Objections to NFL fines for unnecessary roughness fall into a couple categories.
Some objections pertain to the rules themselves. Others pertain to rules interpretations.
2012 Roughness Penalties: NFC West
Goldson struck Hernandez in the head area with his own helmet while Hernandez qualified for protection as a defenseless receiver. That's a penalty under the rules.
The 49ers incurred a 15-yard penalty for this particular play. They still came out ahead. The hit rocked Hernandez. On the next play, Hernanez failed to make an aggressive play for a ball, enabling an interception.
Safeties in particular walk a line on these types of plays. They want to dissuade opposing teams from throwing over the middle. They also want to keep their paychecks and avoid potential suspensions.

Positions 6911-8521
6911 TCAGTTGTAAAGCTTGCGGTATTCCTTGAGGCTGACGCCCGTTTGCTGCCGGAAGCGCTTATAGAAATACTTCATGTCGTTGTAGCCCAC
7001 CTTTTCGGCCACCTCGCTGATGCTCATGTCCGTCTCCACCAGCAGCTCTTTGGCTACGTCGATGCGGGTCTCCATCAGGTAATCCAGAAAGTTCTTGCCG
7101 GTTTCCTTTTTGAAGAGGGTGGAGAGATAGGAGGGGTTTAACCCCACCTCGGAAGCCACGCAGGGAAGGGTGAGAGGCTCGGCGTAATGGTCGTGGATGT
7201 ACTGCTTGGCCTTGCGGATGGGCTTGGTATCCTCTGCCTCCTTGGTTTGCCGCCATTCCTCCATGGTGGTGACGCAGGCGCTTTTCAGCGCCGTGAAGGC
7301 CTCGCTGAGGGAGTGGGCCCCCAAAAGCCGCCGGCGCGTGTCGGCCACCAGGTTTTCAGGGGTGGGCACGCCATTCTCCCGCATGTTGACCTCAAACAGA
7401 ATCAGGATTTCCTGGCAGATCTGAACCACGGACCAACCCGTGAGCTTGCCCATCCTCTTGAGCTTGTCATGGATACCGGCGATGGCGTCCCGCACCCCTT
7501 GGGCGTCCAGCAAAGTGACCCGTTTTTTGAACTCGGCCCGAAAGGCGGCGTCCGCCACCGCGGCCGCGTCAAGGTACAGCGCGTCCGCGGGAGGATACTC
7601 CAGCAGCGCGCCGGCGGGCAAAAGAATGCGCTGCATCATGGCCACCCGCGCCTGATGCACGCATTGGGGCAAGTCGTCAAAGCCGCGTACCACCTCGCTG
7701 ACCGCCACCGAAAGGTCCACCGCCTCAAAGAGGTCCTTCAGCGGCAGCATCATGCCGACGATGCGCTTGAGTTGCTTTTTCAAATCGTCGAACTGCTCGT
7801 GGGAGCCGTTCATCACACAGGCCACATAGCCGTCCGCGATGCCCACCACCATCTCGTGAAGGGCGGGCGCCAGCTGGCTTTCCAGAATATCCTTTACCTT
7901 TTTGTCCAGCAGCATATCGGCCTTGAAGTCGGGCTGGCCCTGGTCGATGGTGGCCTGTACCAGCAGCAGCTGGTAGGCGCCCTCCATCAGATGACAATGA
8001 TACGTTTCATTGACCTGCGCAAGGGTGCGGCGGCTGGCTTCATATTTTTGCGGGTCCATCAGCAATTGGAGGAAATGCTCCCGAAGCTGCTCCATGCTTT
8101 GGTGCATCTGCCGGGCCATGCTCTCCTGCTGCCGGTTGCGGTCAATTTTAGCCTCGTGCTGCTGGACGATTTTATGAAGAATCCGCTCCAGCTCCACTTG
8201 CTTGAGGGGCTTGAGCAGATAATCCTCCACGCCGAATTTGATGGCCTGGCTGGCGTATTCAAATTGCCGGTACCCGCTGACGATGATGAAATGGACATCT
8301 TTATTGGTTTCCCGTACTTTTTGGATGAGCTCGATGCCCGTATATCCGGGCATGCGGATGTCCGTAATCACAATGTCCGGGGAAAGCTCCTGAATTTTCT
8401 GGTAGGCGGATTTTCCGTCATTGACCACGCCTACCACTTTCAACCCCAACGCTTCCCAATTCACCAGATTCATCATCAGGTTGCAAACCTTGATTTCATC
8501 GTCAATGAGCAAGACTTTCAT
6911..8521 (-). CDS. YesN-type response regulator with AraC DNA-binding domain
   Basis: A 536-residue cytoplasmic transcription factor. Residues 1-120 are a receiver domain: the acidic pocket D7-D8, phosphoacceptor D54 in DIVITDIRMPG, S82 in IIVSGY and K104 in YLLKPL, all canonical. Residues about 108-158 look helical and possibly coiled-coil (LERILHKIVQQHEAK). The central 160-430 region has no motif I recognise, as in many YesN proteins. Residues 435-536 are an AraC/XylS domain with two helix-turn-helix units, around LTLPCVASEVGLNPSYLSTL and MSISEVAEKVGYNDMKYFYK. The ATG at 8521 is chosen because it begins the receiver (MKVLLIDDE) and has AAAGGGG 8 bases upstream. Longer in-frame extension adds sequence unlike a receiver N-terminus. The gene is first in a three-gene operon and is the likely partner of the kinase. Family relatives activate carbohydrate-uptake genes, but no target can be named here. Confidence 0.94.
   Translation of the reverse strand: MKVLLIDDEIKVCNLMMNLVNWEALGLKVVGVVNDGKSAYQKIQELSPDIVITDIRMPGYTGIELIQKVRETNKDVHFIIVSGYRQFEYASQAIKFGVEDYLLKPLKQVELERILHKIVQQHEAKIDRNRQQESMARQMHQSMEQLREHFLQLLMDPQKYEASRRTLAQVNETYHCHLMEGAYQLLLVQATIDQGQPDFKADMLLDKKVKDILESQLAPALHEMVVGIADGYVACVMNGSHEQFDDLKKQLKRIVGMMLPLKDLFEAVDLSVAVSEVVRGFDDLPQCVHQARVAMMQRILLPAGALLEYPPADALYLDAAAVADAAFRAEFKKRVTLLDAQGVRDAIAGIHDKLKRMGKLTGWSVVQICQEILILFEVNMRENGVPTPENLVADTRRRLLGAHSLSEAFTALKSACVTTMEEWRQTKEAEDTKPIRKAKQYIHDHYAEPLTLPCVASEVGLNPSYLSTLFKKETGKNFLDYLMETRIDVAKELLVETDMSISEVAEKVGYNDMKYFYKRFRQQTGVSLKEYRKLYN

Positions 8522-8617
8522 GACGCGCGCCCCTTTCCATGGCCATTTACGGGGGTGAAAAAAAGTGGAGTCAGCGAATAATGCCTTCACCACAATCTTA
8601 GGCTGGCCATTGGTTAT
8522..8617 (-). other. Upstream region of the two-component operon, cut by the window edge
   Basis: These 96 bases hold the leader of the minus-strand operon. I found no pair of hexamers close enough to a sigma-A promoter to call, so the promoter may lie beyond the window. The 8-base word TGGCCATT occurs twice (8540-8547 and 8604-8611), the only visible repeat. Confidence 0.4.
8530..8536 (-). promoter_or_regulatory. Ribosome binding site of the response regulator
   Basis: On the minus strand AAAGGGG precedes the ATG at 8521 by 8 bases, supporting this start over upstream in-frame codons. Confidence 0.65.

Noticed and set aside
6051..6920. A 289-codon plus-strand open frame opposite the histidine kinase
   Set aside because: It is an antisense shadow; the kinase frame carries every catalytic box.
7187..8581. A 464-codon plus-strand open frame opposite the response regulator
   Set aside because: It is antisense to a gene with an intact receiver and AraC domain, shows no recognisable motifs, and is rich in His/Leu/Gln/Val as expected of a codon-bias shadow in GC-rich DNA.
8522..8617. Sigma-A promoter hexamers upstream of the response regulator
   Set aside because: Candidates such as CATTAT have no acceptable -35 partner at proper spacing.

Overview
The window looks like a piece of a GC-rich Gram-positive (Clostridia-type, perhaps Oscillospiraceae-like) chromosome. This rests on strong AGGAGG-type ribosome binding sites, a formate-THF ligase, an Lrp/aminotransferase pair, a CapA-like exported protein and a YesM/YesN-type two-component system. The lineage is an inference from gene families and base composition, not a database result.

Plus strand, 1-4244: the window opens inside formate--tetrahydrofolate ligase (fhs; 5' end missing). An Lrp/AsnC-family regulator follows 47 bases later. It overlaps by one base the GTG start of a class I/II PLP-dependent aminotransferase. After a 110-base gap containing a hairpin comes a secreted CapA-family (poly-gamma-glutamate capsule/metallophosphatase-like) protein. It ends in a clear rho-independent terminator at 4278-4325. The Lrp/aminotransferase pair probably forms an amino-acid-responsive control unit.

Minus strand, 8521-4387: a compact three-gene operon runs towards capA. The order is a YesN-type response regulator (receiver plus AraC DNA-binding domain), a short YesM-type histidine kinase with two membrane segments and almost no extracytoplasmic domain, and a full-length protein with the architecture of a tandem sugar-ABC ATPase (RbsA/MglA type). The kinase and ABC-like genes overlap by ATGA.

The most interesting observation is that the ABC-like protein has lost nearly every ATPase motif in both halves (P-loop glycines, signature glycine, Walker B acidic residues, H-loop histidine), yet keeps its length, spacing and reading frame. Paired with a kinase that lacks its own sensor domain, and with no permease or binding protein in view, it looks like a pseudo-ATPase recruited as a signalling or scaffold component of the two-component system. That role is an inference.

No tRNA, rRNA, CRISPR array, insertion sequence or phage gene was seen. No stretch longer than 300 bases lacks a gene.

As the NFL continues to penalize players for hits to the head, we should expect defenders to adjust by lowering their target areas. Opponents could suffer fewer concussions, but taking hard hits to the ribs, back and abdomen is no fun, either.
In this case, Hernandez qualified as defenseless under the rule protecting "a receiver attempting to catch a pass, or who has completed a catch and has not had time to protect himself or has not clearly become a runner."
Goldson was flagged under rules prohibiting "forcibly hitting the defenseless player's head or neck area with the helmet, facemask, forearm or shoulder, regardless of whether the defensive player also uses his arms to tackle the defenseless player by encircling or grasping him."